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American Wood Council

International Code Council Building Safety Month

Awareness Activities Hosted by American Wood Council

 

During the month of May, the American Wood Council (AWC) will be celebrating the International Code Council's (ICC) Building Safety Month to raise awareness and help individuals, families and businesses understand what it takes to create safe and sustainable structures. The campaign reinforces the need for adoption of modern, regularly-updated building codes, a strong and efficient system of code enforcement and a well-trained, professional workforce to maintain the system.

 

Week 1 (May 1-5): Preparing for Disasters: Build Strong, Build Smart
To kick off Building Safety Month, AWC will be covering how to prepare for disasters by building smart and strong. AWC will highlight their reference standards which are state-of-the-art, ensuring wood construction meets the latest recommendations on design loads and gives designers the tools they need. In addition, AWC will be sharing information about our code-referenced consensus standards via social media and our website. You can follow the conversation on Twitter via #BuildingSafety365, #BuildingSafetyMonth, #BuildWithWood, #WoodBuildsOurWorld.
Week 2 (May 6-12): Ensuring a Safer Future Through Training and Education
As an ICC Preferred Provider, AWC will be sharing information about our educational materials and courses for wood design and construction best practices as well as construction fire safety practices during week two. You can follow the conversation on Twitter as well as LinkedIn via #BuildingSafety365, #BuildingSafetyMonth, #BuildWithWood, #WoodBuildsOurWorld.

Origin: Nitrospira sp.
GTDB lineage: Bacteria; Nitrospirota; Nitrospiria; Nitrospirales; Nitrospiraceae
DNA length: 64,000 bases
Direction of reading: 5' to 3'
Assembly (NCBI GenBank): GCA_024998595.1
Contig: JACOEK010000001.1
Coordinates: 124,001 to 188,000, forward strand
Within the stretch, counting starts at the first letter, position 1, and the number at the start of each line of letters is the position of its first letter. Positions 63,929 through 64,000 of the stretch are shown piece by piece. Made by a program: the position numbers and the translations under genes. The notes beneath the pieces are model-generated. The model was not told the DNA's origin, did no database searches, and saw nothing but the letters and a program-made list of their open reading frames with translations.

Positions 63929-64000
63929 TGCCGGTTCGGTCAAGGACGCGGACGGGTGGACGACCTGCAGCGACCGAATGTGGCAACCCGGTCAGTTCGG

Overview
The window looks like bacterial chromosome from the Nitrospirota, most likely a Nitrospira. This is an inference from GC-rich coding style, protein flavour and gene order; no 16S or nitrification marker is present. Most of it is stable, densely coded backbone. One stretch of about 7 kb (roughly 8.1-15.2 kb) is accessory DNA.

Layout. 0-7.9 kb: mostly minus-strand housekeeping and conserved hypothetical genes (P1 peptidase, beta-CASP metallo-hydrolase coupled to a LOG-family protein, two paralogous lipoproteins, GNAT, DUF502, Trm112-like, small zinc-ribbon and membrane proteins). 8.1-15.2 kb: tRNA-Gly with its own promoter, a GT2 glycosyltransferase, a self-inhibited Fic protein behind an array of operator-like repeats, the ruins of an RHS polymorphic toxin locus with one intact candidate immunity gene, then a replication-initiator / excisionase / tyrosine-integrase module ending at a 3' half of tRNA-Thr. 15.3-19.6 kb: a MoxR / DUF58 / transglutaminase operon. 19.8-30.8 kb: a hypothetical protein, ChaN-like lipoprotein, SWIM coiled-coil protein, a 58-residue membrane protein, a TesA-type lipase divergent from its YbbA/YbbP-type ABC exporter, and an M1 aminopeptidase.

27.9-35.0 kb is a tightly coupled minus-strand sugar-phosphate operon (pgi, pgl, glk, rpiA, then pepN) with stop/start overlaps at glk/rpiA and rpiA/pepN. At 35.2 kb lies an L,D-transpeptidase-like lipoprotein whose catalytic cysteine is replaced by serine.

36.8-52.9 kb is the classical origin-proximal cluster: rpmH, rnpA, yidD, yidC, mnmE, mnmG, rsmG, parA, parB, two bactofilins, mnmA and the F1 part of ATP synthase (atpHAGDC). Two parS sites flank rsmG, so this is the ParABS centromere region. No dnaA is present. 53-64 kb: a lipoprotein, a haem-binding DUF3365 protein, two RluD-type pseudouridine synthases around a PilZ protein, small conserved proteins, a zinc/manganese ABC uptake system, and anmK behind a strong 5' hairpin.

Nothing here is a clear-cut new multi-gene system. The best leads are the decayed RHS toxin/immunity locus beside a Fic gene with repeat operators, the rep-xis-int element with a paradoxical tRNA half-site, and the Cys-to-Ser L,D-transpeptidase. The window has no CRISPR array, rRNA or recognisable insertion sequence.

Week 5 (May 27-31): Innovations in Building Safety
AWC will be highlighting the role of the ICC code development process and how it successfully paved the way for the acceptance of tall mass timber buildings. The TMT (Tall Mass Timber) code changes are a good example of how the ICC process can work to allow for the introduction of new technologies and building systems. AWC will be sharing content and informational resources, including an infographic and tall wood toolkit on how to effectively navigate the new code changes. You can follow the conversation via #BuildingSafety365, #BuildingSafetyMonth, #BuildWithWood, #WoodBuildsOurWorld.
Headlines

AWC applauds Oregon’s allowance of tall mass timber buildings

Aug 10, 2018

LEESBURG, VA. – Oregon has become the first state to approve the use of science-based building code requirements for tall mass timber buildings under their statewide alternate method (SAM). The SAM program is unique to Oregon, allowing early technical consideration and approval on a statewide basis.

The Administrator of the State Building Codes Division issued SAM No. 18-01, providing a prescriptive path for utilization in Oregon of the code requirements developed by the International Code Council (ICC) Tall Wood Building Ad Hoc Committee over the past two years. The comprehensive requirements also received a favorable recommendation during the April 2018 ICC Code Action Hearings, which was the first step of the process to include them in the 2021 International Codes.

“We congratulate the State of Oregon on becoming the first state to provide building code recognition for construction of tall, mass timber buildings,” said American Wood Council President & CEO Robert Glowinski. “Mass timber is a new category of wood products that will revolutionize how America builds and we’ve seen interest in it continue to grow over the last several years. This action by the Codes Division Administrator helps code officials in Oregon by making provisions consistent throughout the state. In adopting this new method, Oregon has also recognized the significant environmental benefits that accrue from greater wood product use.”

Since the current 2014 Oregon Structural Specialty Code is based on the 2012 International Building Code (IBC), this SAM is also correlated to incorporate code changes to the 2015 and 2018 IBC allowing cross-laminated timber (CLT) and structural composite lumber. It is also consistent with the use of prior SAM No. 15-01 issued in January of 2015 allowing use of CLT.

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